When You Fail

Jacob Williamson was supremely confident he was right.

Until he wasn’t.

Fifteen year-old Jacob was a finalist in the 2014 Scripps National Spelling Bee, making it all the way to the end. Check that. Jacob made it almost to the end.

His confidence and enthusiasm throughout the competition had already made him perhaps the most well known of the contestants. And as he spelled word after word correctly, rolling through the competition, it was clear that winning was his passion.

Then, Jacob rose to the podium and heard the moderator announce his next word, kabaragoya – a large type of monitor lizard. Jacob was jubilant.

“I know it! I totally know it!” he exclaimed. Then, with supreme confidence, he started. “OK, kabaragoya. C-A-B-A-R-A-G-O-Y-A.” When the bell sounding incorrect rang, Jacob was aghast. He cried out, “What?!” Then, clearly disappointed, he left the stage.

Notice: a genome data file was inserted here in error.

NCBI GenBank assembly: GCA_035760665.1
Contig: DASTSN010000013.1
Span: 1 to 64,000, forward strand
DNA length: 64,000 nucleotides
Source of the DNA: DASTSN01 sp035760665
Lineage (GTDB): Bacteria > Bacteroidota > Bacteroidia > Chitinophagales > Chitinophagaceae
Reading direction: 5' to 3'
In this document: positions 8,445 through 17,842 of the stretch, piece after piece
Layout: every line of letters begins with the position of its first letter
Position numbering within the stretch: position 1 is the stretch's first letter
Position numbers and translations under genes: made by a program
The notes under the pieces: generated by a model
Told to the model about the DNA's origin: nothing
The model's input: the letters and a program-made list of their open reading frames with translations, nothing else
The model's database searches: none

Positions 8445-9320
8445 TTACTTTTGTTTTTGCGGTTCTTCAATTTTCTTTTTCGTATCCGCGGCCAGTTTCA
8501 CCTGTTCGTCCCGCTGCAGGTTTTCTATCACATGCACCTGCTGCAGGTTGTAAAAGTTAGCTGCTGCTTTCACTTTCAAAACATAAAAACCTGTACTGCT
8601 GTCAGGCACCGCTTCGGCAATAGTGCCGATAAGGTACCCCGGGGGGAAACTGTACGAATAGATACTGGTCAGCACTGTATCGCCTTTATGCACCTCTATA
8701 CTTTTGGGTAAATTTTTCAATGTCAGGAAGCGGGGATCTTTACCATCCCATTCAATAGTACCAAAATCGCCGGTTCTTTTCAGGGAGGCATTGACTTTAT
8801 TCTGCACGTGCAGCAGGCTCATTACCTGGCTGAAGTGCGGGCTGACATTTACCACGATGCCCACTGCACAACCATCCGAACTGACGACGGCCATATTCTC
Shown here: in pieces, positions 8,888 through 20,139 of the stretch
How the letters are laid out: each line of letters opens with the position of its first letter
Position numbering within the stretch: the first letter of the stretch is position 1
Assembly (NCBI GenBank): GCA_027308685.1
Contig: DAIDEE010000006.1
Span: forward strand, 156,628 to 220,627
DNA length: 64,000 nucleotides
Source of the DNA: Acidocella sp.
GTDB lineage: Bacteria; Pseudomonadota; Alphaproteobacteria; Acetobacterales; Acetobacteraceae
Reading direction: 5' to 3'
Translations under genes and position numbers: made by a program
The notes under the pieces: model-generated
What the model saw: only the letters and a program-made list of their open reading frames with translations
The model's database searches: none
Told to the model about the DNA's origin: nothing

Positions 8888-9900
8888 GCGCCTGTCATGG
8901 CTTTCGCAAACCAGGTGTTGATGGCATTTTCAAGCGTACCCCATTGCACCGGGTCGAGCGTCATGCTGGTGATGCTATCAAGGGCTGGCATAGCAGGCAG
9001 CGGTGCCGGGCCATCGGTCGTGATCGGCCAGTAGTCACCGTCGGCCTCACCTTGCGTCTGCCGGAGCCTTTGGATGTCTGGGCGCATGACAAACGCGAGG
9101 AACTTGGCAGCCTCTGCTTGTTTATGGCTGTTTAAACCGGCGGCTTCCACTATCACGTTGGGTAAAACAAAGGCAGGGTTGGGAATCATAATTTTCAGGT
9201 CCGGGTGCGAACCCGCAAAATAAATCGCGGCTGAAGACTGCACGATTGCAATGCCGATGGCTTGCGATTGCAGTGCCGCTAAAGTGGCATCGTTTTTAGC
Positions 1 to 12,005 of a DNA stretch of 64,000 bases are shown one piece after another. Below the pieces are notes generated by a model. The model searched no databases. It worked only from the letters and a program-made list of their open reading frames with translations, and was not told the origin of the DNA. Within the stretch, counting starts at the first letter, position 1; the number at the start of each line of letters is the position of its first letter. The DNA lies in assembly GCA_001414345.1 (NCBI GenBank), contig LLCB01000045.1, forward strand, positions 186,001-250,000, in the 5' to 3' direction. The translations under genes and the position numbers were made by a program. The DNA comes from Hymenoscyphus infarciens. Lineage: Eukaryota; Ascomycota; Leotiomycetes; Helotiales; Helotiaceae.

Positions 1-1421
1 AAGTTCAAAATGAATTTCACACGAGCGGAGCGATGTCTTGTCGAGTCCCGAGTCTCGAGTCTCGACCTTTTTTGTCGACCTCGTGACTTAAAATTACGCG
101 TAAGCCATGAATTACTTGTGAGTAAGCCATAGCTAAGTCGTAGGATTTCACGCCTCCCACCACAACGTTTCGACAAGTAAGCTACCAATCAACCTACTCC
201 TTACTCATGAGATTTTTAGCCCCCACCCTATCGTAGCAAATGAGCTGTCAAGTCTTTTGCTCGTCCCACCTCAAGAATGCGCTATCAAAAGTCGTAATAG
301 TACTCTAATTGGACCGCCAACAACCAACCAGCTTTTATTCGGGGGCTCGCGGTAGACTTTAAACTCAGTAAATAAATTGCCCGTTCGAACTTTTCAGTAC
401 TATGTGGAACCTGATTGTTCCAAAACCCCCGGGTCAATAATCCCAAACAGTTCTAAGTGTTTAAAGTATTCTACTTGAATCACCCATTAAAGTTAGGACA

If you’re a parent, you hope you know what Jacob’s parents said to him afterward.

When a young man with passion and commitment, who obviously spent hundreds of hours preparing, fails – and fails for millions of people to see – what must he hear? Most importantly, I suppose, we hope the first words he heard from his parents backstage were, “We love you and we’re proud of you.”

This is not the time to create a teachable moment, to provide advice for doing better next time, to be motivated to work harder in the future. It is the time to hear, “We’re so glad you’re our boy.”

As parents, we simply understand what love looks like at the moment of failure.

So why would we imagine God doing anything less when we fall down? Why would we imagine Him as lightening raging from the sky or as a disgusted slave driver?

He is, perhaps especially in our moments of failure, Abba Father.